Citadel Records
Pop/Rock, Contemporary Pop/Rock, Roots Rock, Rock & Roll, Hard Rock, New Wave, Singer/Songwriter, Alternative Pop/Rock, Glam Rock, Album Rock, Punk/New Wave, Alternative/Indie Rock

Album Review

It sometimes seems that the massive Mick Ronson memorial concert, staged at London's Hammersmith Apollo one year after the guitarist's April 1992 death, is better remembered for who didn't show up (David Bowie) than for who did. And, on first inspection, this generous two-CD souvenir of the event doesn't really alter that perception. Ronson was one of Britain's best-loved musicians, and one of the most well-traveled -- beginning in 1970 (and Bowie notwithstanding), his career saw him play alongside artists as far apart as Bob Dylan and David Cassidy, Sparks and Slaughter & the Dogs. Not one of them is present here. Play the album, however, and the stars who are present more than compensate for the absentees -- and are, possibly, more resonant. His first recorded band, the Rats, reconvenes for a triumphant (if somewhat metallic) version of "It Ain't Easy," the Ron Davies song that closed out side one of Bowie's breakthrough Ziggy Stardust album -- with producer Tony Visconti making a surprising appearance in Ronson's own shoes. Elsewhere, Dana Gillespie, a seemingly permanent fixture in the Bowie-Ronson universe of the early '70s, offers up a mildly rude blues; Glen Matlock, whose Rich Kids debut album was a stylish Ronson production, revives that LP's "Burning Sounds"; and Steve Harley, who harnessed Ronson's talents for some ultimately unreleased 1988 sessions, serves up two songs, including a sweet "Make Me Smile." Queen's Roger Taylor repays Ronson for appearing at the Freddie Mercury tribute concert (Ronson's last public appearance) with a soaring "It's a Kind of Magic," while Big Audio, Rolf Harris, Roger Daltrey, and Bill Wyman are among the guests who simply play because they loved him. The centerpiece of the show, of course, was the lengthy Spiders From Mars reunion, built around the original rhythm section of Trevor Bolder and Woody Woodmansey and fleshed out by Joe Elliott, Billy Rankin, Bill Nelson, Phil Lanzon, and Phil Collen. Seven songs, highlighting some of Ronson's proudest accomplishments with both Bowie and solo, may not truly recapture the brilliance of the originals, but one cannot fault either the musicianship or the emotions that re-create them. It's a spellbinding sequence. Ian Hunter, too, serves up a dynamic set, opening with "Once Bitten Twice Shy," the 1975 single that introduced the world to the long-running Hunter-Ronson partnership, but highlighted by "Michael Picasso," Hunter's own personal tribute to his friend. The evening ends, of course, with -- what else? -- "All the Young Dudes." The song started life as the ultimate anthem of glam rock, the sound of '70s youth rising up to shake off all the flotsam of the previous decade. Today, with the dudes themselves either middle-aged or, in too many instances, dead, it carries far greater weight, rounding up both aching sadness and bitter nostalgia, while that so-distinctive guitar line rings like a requiem for everybody that the era once held so dear. Of them all, Mick Ronson was one of the dearest.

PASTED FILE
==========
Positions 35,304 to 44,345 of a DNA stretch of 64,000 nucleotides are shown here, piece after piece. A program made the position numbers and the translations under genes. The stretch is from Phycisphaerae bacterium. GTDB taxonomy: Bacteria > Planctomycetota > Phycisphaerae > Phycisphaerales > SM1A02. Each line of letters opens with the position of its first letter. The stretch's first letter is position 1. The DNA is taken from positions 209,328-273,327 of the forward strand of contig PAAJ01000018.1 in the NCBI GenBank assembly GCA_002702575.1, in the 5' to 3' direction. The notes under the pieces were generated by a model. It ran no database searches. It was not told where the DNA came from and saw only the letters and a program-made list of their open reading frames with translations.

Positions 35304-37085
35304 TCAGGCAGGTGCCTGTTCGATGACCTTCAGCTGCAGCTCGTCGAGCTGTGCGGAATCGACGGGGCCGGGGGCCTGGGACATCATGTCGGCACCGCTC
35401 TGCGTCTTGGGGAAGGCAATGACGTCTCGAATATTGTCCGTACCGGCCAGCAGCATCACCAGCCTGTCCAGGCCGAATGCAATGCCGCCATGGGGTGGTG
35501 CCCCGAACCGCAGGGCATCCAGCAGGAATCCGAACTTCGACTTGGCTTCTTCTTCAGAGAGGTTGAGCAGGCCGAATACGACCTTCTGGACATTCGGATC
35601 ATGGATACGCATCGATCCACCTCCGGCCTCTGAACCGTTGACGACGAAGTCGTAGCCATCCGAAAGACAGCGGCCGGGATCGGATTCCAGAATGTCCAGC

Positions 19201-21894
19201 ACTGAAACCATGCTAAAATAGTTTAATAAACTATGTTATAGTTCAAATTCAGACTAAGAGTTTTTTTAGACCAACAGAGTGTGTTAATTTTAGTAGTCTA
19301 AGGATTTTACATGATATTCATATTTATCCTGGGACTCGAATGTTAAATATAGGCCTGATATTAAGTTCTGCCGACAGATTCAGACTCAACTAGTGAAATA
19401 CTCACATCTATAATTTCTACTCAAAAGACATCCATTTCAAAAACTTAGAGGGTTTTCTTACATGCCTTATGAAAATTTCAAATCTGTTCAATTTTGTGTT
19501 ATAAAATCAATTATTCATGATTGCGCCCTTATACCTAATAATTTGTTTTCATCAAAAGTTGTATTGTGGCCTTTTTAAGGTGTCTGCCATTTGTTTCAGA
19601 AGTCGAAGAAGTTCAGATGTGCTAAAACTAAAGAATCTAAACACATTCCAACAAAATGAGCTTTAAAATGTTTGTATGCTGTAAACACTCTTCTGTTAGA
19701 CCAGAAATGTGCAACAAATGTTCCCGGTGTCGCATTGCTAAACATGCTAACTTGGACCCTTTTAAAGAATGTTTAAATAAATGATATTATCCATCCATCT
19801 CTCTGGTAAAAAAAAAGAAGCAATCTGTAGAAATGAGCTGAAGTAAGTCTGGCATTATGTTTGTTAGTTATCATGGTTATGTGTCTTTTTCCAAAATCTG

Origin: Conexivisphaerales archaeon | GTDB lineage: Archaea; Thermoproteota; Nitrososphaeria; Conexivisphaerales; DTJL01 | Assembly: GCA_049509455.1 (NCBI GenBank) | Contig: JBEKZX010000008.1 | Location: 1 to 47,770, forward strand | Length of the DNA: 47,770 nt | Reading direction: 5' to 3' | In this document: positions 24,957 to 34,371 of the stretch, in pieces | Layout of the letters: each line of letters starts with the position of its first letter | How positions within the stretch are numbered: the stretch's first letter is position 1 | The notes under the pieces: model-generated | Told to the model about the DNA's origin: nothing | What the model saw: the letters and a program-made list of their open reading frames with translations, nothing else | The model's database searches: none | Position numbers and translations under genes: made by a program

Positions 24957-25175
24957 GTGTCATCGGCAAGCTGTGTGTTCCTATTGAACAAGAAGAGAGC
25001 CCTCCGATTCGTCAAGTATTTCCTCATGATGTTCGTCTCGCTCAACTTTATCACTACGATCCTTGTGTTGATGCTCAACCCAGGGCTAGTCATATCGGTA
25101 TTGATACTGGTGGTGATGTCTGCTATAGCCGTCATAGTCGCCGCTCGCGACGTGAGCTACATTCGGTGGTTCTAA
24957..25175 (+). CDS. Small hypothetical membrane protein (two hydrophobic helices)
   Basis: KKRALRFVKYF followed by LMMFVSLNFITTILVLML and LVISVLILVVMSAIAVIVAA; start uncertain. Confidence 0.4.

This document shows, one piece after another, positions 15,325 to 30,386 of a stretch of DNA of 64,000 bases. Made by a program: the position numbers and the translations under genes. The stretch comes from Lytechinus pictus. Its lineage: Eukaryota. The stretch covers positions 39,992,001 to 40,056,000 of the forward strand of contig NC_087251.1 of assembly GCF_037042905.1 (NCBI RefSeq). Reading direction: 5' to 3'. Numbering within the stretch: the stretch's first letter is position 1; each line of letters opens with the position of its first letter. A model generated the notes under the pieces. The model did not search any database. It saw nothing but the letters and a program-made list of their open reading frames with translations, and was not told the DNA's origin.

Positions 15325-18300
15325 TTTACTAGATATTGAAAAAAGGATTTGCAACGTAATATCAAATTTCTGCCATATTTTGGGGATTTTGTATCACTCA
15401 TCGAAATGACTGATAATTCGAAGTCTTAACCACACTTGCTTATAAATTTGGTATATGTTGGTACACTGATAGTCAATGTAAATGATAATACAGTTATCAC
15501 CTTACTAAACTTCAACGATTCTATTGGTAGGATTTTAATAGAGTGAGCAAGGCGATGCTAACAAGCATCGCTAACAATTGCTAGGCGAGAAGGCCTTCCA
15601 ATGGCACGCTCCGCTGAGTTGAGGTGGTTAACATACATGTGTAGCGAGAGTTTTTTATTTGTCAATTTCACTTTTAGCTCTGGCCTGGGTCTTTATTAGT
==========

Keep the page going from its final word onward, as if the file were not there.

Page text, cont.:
Dave Thompson, Rovi

Track Listing

  1. It Ain't Easy
  2. A Lotta What You Got
  3. Burning Sounds
  4. A Whiter Shade of Pale
  5. Mystery Train
  6. Medicine Show
  7. The Last Time I Saw You
  8. Come Up and See Me (Make Me Smile)
  9. It's a Kind of Magic
  10. Width of a Circle
  11. Ziggy Stardust
  12. Angel No.9
  13. Don't Look Down
  14. Moonage Dream
  15. White Light, White Heat
  16. Suffragette City
  17. Once Bitten Twice Shy
  18. Ressurection Mary
  19. Baba O'Riley
  20. Summertime Blues
  21. Michael Picasso
  22. All the Young Dudes